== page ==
Grape Varieties and Blends
Traditionally there were thirteen grape varieties permitted to be used in the production of red and white wines however to date this has unofficially been extended to twenty grape varieties due to the recent explicit mention of the grapes rosé and blanc varietals. These newly named rosé grape varietals can be used in both red and white wine production, for example Clairette Rose which is the pink mutation of Clairette Blanc.
In practice, the red wines produced in the appellation are by signature, heavy in Grenache Noir, with Mourvèdre and Syrah used as key components to varying degrees depending on the winemaker. These key varieties are supported by the permitted use of Cinsault, Piquepoul Noir, Counoise, Vaccarèse, Muscardin and Terret Noir all unofficially known as accessory varieties.
A very small production of white wines are produced within the appellation utilising prominently Roussanne, Clairette blanche, Bourboulenc, Grenache blanc, Clairette rose, Grenache Gris, Picardan, Piquepoul blanc and Piquepoul Gris. These grapes are not exclusively used for white wine production, as white and pink grapes are also commonly blended with red grape varieties within the production of red wines to add an aromatic depth entirely unique to the Rhône Valley.
Buy Châteauneuf-du-Pape AOC Wine from Hourlier Wines
The best quality Châteauneuf-du-Pape AOC wines can carry phenomenally high price tags due to reputation, small production and viticulture techniques. Whilst lower priced Châteauneuf-du-Pape can be found in some supermarket chains, the quality is often lacking. Finding the balance between cost effectiveness and quality Châteauneuf-du-Pape can be a difficult task, which is why utilising a specialist French wine merchant such as ourselves is a must if you are looking for superb quality Châteauneuf-du-Pape without the triple figure price tags.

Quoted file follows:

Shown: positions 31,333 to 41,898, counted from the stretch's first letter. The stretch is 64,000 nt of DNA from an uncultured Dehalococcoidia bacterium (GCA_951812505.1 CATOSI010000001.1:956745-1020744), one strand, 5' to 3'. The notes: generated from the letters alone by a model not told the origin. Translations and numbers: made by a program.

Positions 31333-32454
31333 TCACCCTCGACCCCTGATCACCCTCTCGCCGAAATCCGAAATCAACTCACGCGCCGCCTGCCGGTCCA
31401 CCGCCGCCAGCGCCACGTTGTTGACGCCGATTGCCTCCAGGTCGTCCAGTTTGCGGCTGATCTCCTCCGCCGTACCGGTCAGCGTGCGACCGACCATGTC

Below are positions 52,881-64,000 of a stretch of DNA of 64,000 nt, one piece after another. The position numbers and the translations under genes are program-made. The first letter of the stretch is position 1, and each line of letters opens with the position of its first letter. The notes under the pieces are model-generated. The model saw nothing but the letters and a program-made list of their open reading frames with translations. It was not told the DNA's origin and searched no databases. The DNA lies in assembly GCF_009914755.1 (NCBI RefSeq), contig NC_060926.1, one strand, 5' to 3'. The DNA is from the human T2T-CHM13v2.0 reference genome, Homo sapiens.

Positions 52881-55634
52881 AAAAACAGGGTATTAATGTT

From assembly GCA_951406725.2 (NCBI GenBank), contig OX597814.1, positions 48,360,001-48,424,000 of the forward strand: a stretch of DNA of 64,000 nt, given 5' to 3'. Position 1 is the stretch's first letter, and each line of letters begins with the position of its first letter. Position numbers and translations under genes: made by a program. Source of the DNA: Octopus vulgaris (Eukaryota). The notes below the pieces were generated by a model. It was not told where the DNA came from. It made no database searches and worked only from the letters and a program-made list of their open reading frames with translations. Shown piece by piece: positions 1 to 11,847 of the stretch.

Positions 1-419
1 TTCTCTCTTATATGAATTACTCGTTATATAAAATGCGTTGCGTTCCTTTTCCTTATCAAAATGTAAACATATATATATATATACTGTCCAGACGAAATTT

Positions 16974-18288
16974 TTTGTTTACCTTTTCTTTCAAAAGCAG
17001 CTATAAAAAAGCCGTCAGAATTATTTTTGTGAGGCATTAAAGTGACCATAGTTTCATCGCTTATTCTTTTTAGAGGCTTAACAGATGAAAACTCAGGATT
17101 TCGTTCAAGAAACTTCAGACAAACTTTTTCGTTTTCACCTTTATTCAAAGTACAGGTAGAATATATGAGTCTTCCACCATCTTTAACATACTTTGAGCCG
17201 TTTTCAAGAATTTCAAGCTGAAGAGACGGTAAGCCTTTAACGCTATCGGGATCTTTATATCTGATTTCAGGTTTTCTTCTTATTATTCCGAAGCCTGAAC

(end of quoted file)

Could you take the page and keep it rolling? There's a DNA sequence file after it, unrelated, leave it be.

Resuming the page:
At Pierre Hourlier Wines, we have carefully sourced superb quality, delectable and cost effective wines directly from the vineyards of Châteauneuf-du-Pape AOC. All of our wines are produced by passionate, artisan, wine makers and we are proud to be able to showcase the best of their range to our buyers.
Domaine Pontifical is located in the heart of Châteauneuf-du-Pape and has been family owned since the 1920s. This 15-hectare vineyard is now run by Francois Laget- Royer with his wife and daughter. Grenache is the dominant grape of their succulent red wines, complemented by Syrah, Mourvèdre and Cinsault. The Domaine also produces some particularly delicious white Châteauneuf du Pape in very small quantities.
If you are looking for a bold, Southern Rhône classic from the illustrious Châteauneuf du Pape, then look no further. Our Châteauneuf Du Pape: Domaine Pontifical's is a blend of 75% Grenache Noir, Mourvèdre, Syrah, Counoise and Cinsaut. It offers a palate of black fruit and raisin that is extremely velvety, smooth and round with a long finish. The flavours are wonderfully integrated with the dominance of Grenache bringing a sense of fullness and richness. Whilst Châteauneuf du Pape can carry exceptionally high prices, this wine not only retains its strength in quality, it also offers exceptional value.
As for a rare Châteauneuf Du Pape white wine offering, the Domaine Pontifical White is the ultimate blend of 17% Grenache Blanc, 35% Roussanne, 18% Clairette, 30% Bourboulenc providing for an incredible, unique white wine that must be experienced. Heralded by a golden colour, it has an intense nose that announces white fruit flavours of peach and apricot. The palate is warm with hints of white flowers, almonds and ending in a long, well balanced in acidity, finish.